After a consultation with independent weight loss and cosmetic surgery clinic Transform Hospital Group in September 2018, Craig was placed on a liquid diet for two weeks before the operation, which took place on December 27.
“On the way there I kept thinking, ‘Is this worth it? What if I die?’” he continued.
“But I’d already been handed a death sentence, I knew I had to do it.”
Coming round from the four-hour surgery, he was told it had been a success, and spent two days in Birmingham’s Dolan Park Hospital recovering before being discharged.
From there, he was placed on another two-week liquid diet, before a further fortnight of eating pureed “baby food.”
And the results were soon plain to see.
Losing two to three pounds a week, after just a month-and-a-half, Craig could fit into clothes that he had not worn for decades.
“My hunger pangs had completely gone,” he said. “Whatever it was that caused me to constantly crave food, that tap had been switched off.
“I found myself having to make myself eat food.”
He continued: “As each month has gone by, I’ve found more and more clothes are too big. I’ve just about binned an entire wardrobe.”
Within 18 months, Craig lost virtually half his body weight, and currently weighs 13st 10lb, and has a 32in waist.
Previously an average day for him would start with eight slices of toast and jam, before he would enjoy a sausage sandwich for lunch, a rib eye steak with all the trimmings for dinner, and a cheeseburger with two chocolate bars for a snack.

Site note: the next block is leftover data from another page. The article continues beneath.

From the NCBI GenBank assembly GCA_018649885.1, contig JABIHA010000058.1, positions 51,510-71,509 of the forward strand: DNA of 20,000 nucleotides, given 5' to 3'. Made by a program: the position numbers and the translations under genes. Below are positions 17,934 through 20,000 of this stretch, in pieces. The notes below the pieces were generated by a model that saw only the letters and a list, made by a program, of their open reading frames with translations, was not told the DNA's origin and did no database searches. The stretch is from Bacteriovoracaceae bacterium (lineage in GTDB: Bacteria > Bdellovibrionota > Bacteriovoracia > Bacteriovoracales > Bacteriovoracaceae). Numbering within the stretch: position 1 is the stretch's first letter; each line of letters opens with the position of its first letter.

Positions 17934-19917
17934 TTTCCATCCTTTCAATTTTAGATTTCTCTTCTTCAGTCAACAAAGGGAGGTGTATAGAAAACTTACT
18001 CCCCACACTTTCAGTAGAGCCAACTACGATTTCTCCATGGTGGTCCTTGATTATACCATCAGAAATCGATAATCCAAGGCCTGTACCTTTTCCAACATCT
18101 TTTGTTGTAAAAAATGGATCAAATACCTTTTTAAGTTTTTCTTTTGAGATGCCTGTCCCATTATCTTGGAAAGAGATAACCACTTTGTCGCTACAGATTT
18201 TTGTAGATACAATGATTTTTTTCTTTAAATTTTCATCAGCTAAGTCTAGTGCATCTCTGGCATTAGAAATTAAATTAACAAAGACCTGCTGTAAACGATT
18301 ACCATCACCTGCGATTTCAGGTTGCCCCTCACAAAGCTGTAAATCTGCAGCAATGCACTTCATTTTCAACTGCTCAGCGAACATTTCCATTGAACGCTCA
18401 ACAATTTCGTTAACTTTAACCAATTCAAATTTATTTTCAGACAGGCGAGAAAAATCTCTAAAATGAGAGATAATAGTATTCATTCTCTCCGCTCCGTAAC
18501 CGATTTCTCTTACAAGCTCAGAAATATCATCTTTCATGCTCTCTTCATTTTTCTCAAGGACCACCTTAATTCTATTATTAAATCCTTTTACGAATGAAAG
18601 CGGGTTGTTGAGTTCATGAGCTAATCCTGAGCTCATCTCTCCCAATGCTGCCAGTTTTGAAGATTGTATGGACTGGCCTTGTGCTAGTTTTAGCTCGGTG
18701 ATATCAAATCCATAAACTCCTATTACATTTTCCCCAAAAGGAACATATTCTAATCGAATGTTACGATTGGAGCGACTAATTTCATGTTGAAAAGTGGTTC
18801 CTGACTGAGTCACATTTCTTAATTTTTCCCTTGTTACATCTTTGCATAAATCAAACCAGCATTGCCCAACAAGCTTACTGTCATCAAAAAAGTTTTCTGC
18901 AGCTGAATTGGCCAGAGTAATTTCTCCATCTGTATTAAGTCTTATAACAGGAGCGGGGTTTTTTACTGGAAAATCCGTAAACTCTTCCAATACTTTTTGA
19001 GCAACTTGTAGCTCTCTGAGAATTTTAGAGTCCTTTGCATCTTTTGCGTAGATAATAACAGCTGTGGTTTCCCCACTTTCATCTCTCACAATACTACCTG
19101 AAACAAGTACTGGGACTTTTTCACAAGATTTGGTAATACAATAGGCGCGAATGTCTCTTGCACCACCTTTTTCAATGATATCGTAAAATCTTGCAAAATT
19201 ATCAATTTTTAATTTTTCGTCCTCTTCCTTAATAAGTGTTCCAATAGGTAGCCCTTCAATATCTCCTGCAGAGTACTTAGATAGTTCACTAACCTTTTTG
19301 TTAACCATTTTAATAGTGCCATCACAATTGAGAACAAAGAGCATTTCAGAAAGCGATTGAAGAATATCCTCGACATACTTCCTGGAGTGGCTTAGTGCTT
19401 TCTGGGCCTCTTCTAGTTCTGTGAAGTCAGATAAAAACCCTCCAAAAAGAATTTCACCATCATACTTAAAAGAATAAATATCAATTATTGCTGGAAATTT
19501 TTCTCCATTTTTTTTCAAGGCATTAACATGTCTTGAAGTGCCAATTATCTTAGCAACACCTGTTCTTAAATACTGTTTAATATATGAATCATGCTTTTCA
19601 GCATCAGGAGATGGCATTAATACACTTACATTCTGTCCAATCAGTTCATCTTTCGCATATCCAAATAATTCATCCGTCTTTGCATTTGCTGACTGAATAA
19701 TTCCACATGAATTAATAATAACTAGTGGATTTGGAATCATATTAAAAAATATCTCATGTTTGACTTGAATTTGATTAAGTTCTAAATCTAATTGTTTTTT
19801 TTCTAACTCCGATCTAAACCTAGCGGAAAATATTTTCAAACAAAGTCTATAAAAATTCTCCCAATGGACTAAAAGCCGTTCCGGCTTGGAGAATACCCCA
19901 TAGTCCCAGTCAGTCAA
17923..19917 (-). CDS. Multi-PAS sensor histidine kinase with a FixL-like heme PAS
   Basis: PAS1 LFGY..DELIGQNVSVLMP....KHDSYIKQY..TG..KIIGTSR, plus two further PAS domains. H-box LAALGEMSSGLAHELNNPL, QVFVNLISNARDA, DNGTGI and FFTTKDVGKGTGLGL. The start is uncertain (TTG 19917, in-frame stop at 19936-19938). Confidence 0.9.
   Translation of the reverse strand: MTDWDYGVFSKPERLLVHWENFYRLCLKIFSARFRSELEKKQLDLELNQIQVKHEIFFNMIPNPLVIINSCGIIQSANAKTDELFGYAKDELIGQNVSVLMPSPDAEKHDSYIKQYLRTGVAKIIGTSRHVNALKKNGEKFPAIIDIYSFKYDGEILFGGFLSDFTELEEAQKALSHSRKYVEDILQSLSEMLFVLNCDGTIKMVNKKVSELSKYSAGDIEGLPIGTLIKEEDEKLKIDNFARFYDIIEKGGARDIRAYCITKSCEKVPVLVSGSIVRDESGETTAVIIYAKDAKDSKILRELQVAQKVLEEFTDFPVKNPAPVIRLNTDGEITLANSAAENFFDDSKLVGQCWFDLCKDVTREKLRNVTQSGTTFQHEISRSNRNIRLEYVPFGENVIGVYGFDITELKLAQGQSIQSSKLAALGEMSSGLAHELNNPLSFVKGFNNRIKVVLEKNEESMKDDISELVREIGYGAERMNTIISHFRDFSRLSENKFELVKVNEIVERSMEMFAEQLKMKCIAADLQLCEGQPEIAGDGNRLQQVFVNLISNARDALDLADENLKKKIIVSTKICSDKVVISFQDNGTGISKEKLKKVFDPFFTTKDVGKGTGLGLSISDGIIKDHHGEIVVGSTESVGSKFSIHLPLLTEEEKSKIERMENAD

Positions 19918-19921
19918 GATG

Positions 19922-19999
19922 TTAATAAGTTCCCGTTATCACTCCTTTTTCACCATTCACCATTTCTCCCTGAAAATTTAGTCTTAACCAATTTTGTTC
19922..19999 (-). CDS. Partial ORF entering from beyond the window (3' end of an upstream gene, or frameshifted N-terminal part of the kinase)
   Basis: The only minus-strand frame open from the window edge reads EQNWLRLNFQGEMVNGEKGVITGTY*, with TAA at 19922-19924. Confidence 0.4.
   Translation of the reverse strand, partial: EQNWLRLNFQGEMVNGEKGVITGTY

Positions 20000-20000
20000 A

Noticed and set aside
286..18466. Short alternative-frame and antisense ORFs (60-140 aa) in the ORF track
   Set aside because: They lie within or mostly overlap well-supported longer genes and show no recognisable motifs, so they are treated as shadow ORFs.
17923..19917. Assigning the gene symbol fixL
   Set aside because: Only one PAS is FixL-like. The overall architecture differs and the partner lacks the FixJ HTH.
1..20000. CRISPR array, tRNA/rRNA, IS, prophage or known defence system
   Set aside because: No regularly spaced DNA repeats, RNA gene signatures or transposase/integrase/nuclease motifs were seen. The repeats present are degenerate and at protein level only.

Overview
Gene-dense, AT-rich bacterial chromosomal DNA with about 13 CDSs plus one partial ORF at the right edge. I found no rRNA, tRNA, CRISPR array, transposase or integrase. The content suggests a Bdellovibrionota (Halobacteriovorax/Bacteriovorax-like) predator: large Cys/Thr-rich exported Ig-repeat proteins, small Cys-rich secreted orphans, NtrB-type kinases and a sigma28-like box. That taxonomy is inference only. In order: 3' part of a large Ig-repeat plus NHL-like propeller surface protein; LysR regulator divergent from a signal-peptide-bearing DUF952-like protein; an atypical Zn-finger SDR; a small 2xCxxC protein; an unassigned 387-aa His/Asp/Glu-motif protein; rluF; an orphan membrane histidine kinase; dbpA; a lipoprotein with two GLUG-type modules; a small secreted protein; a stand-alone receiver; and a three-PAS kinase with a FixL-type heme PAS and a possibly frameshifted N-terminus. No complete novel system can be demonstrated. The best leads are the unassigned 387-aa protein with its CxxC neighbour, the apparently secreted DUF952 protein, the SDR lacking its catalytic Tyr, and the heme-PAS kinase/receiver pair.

But now, he has ditched the junk food in favour of healthy, protein-packed options, like porridge with banana, or chicken and vegetables.
Despite curbing his appetite, he remains full of beans.
“If I woke up from a coma, I’d honestly think I was 21,” he said.
“Instead of coming home from work and raiding the fridge before passing out on the sofa, I’ll ask Leanne if she wants to go for a walk,” Craig continued.
“People will come up to me and say, ‘You look incredible – you’ve lost so much weight.’
“Customers I’ve worked with for years will literally walk past me without recognising me. I’ll be shouting their name saying, ‘It’s Craig, it’s Craig!’”
He continued: “I’ve been told my body weight will plateau and I think that’s what it’s done now.
“Doctors have told me that the operation cannot be reversed and my body has adjusted to having this size stomach.”
As far as Craig is concerned, his surgery has virtually paid for itself, as his weekly food bill has dropped from £200 to £120, meaning he saves more than £4,000 a year.
But, more importantly, he knows he will be alive to see his precious grandchildren grown up – something that is priceless.
He concluded: “I was heading right to the pearly gates, all because I couldn’t admit to myself that I had a problem.
“I’ve got three precious grandchildren, and now I know I’m going to be here for them as long as I can be.”
He continued: “To anyone else out there, especially blokes – you might joke about not being able to tie your shoelaces or put on your socks, but it’s anything but funny.
“Only you can help yourself lose weight.”